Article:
Like Nabokov, I am no enthusiast for epistolary novels. In From A to X we are offered up ‘some letters recuperated by John Berger’. Writing of the ‘easy epistolary form’ in Mansfield Park, Nabokov wrote, “This is a sure sign of a certain weariness on the part of the author when she takes recourse in such an easy form”. But this is John Berger, an author whose shopping list I would read if offered. The typical challenges of the epistolary novel are present in Berger’s book: a lack of narrative propulsion, and the unreal nature of many elements of the letters, reminding the recipient of his personal history.

Berger chooses to keep ambiguous the identity of the oppressor, or the crime(s) that earned two life sentences for Xavier, the recipient of A’ida’s letters. The setting, hinted at in Xavier’s notes – a device to allow Berger to be present in the narrative – is non-specific, a fictional Middle Eastern/Central American setting. It is possible to drift through, drowsily admiring the beauty of much of the prose, without truly engaging in the story.

If From A to X interests you, there are very many proper reviews, from the enthusiastic to the uncomplimentary. Take your choice.

Bento’s Sketchbook by John Berger

In Leonardo’s Treatise on Painting (Tratatto) he advises a neophyte artist to ‘quicken the spirit of invention’ by observing walls stained by damp, or the coloration of rocks, and in them to see magnificent landscapes or scenes of battle. Commissioned to paint a mural in S. Maria del Grazie, Leonardo astonished the prior by spending three days contemplating the wall he was to paint.

[…] standing for days on end in front of the wall he was to paint, without touching it with his brush- an incident Croce quotes as evidence of this “inner” process of expression-we may suppose that the thoughts that occupied his mind were of painted surface, were perhaps images of ever-developing articulation of what he was to set down. Thus a work of art was created that was both in an artist’s mind and in a medium. (Art and its Objects – R. Wollheim)

Wollheim writes much of expression in his seminal 1968 book. The etymology of ‘expression’ is early fifteenth century, originally the ‘action of pressing or squeezing out.’ It is a word that came to mind frequently last night at a reading John Berger gave of his remarkable Bento’s Sketchbook. Interviewed by Sally Potter, Berger often struggled to unearth the precise words to respond to Potter’s questions. When, however, he disinterred a satisfactory articulation, Berger expressed himself with remarkable concision and ‘tender attention’.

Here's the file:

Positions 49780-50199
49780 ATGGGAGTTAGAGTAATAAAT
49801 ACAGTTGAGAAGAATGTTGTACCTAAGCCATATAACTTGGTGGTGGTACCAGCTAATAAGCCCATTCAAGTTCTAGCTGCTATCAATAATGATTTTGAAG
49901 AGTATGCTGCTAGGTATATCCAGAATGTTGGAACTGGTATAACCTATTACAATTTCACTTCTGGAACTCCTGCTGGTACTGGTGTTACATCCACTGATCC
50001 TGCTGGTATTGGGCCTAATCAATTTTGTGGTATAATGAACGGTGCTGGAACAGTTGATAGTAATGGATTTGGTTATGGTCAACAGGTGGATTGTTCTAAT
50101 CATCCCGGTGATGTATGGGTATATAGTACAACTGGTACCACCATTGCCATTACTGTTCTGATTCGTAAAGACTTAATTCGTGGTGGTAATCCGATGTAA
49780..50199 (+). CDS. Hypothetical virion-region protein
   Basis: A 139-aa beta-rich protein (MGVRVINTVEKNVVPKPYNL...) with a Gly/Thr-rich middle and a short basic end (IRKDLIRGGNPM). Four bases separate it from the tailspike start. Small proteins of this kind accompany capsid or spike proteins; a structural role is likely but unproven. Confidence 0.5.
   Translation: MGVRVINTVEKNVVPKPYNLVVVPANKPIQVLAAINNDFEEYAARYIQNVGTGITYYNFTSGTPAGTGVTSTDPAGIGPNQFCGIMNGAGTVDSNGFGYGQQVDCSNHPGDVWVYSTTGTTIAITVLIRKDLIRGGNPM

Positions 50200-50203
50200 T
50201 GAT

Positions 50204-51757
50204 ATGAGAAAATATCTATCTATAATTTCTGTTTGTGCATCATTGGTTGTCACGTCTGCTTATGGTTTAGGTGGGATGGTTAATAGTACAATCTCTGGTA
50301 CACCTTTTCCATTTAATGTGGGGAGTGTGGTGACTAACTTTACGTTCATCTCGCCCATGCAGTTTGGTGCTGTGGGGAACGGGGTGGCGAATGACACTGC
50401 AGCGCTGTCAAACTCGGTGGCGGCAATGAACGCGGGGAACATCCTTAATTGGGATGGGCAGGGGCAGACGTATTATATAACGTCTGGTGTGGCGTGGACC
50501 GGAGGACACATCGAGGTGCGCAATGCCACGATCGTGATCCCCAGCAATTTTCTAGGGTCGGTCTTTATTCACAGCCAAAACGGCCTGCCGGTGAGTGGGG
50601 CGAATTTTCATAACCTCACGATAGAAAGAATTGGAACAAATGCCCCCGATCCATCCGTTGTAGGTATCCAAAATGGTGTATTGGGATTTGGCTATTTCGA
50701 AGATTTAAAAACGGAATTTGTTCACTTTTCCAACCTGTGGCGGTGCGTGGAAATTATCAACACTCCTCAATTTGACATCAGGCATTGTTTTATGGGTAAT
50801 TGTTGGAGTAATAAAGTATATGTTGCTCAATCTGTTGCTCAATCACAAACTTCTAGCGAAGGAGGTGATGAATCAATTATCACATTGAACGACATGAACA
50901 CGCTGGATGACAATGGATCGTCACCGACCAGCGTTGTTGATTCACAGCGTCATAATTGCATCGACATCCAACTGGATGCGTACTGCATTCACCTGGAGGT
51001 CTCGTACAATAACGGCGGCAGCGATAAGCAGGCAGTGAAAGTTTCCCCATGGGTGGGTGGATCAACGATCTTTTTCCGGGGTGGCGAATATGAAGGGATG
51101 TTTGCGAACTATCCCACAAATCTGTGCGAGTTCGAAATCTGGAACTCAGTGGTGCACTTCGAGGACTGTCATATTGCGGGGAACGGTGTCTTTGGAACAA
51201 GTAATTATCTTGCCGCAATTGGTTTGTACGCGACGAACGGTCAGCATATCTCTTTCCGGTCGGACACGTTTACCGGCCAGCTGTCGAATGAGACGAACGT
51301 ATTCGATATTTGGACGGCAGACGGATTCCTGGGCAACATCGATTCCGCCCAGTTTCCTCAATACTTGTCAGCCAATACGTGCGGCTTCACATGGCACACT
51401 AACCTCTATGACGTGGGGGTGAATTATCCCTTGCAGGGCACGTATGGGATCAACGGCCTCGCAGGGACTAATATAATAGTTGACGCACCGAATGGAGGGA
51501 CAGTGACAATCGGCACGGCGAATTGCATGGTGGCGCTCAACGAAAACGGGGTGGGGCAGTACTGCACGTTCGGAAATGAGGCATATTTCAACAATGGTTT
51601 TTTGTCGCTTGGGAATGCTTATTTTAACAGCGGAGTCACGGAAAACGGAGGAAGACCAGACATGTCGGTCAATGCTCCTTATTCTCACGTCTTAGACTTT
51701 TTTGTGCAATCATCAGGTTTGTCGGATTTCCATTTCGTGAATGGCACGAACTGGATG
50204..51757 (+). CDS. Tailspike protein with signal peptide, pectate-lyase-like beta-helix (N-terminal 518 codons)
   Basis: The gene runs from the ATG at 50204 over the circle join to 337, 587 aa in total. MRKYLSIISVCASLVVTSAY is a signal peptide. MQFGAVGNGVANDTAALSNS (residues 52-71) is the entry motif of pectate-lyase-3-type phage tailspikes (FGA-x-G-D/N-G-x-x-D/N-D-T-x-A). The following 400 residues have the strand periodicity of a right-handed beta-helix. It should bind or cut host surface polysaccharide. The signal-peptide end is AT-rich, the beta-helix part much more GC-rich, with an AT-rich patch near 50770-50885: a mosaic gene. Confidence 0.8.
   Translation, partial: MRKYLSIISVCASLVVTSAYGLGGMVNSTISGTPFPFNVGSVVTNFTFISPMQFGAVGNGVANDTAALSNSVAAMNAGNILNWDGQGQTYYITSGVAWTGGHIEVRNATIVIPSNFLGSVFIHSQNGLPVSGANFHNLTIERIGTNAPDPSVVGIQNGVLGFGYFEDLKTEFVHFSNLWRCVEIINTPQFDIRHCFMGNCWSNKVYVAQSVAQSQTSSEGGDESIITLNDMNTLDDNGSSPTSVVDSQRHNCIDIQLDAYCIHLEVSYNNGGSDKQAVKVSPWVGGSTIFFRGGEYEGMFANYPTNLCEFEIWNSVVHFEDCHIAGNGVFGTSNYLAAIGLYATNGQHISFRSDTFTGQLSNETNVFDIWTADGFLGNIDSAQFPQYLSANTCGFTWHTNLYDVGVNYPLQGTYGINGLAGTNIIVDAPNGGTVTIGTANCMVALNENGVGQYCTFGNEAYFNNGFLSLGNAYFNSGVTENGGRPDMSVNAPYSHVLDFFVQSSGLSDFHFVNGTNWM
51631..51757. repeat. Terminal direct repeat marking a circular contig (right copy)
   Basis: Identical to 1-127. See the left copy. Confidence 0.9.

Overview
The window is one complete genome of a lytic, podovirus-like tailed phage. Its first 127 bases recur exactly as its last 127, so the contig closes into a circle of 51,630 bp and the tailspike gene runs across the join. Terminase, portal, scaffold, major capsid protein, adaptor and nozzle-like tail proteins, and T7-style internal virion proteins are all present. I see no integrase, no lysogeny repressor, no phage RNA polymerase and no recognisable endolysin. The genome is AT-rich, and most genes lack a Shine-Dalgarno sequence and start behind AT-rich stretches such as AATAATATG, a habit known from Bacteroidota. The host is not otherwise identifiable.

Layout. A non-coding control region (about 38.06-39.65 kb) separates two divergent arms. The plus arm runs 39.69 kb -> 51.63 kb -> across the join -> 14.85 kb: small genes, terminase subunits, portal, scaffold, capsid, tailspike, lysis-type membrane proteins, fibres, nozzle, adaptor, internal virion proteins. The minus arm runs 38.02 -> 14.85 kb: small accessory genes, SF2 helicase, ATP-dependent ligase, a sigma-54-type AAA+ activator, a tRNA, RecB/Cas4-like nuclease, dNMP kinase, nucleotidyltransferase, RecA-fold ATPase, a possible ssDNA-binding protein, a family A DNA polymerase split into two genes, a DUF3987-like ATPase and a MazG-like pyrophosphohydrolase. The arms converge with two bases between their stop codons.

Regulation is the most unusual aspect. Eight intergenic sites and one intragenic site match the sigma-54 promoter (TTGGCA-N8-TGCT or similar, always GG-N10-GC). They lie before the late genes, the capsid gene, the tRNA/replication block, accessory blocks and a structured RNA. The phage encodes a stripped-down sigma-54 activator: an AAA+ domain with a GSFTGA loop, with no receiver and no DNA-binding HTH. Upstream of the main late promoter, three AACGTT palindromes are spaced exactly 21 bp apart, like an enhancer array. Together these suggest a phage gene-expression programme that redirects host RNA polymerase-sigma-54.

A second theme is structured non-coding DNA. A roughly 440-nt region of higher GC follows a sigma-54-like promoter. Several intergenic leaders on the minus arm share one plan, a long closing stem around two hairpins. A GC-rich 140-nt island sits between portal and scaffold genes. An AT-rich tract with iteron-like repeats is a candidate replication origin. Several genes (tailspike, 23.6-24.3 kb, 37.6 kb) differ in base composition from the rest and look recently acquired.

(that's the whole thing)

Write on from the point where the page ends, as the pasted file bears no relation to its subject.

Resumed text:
Asked my a member of the audience to ‘sum up Spinoza in three minutes’, Berger took less time, explaining that Spinoza’s accomplishment was to pull down the Cartesian notion of a duality of body and spirit, yet retain space for the sacred.

Bento’s Sketchbook begins with plums, ‘the quetsch blue is like a vivid but vanishing blue smoke’. It ends with a broadside against economic fascism: ‘ Narrative is another way of making a moment indelible, for stories when heard stop the unilinear flow of time and render the adjective inconsequential meaningless.’ In this beautifully produced Verso edition, Berger juxtaposes Spinoza’s words with his drawings, and his deeply attentive stories.

Distant Cousins

Boring or beguiling, Berger’s writing invites reaction. Like his protege, Geoff Dyer, Berger is always discursive, roaming where inspiration takes him. Bento’s Sketchbook is a delightful indulgence (a folly in the original sense of the word), inspired by Spinoza’s sketchbook, an imaginary object, Berger uses it as a vehicle to meditate on art, people and politics.

I am struck with how succinctly the following excerpt captures the ‘why’ of book blogging (for me, at least), not that this is Berger’s intention. A little context: the narrator is unable to borrow The Brothers Karamazov from the municipal library as both copies are out.

I wonder who’s reading The Brothers Karamazov here today. Do the two of them know each other? Unlikely. Are they both reading the book for the first time? Or has one of them read it and, like myself, wants to reread it?

Then I find myself asking an odd question: if either of those readers and myself passed one another – in the suburban market on Sunday, coming out of the metro, on a pedestrian crossing, buying bread – might we perhaps exchange glances that we’d both find slightly puzzling? Might we, without recognising it, recognise one another?

When we are impressed and moved by a story, it engenders something that becomes, or may become, an essential part of us, and this part, whether it be small or extensive, is, as it were, the story’s descendant or offspring.

What I’m trying to define is more idiosyncratic and personal than a mere cultural inheritance; it is as if the bloodstream of the read story joins the bloodstream of one’s life story. It contributes to our becoming what we become and will continue to become.

Without any of the complications and conflicts of family ties, these stories that shape us are our coincidental, as distinct from biological, ancestors.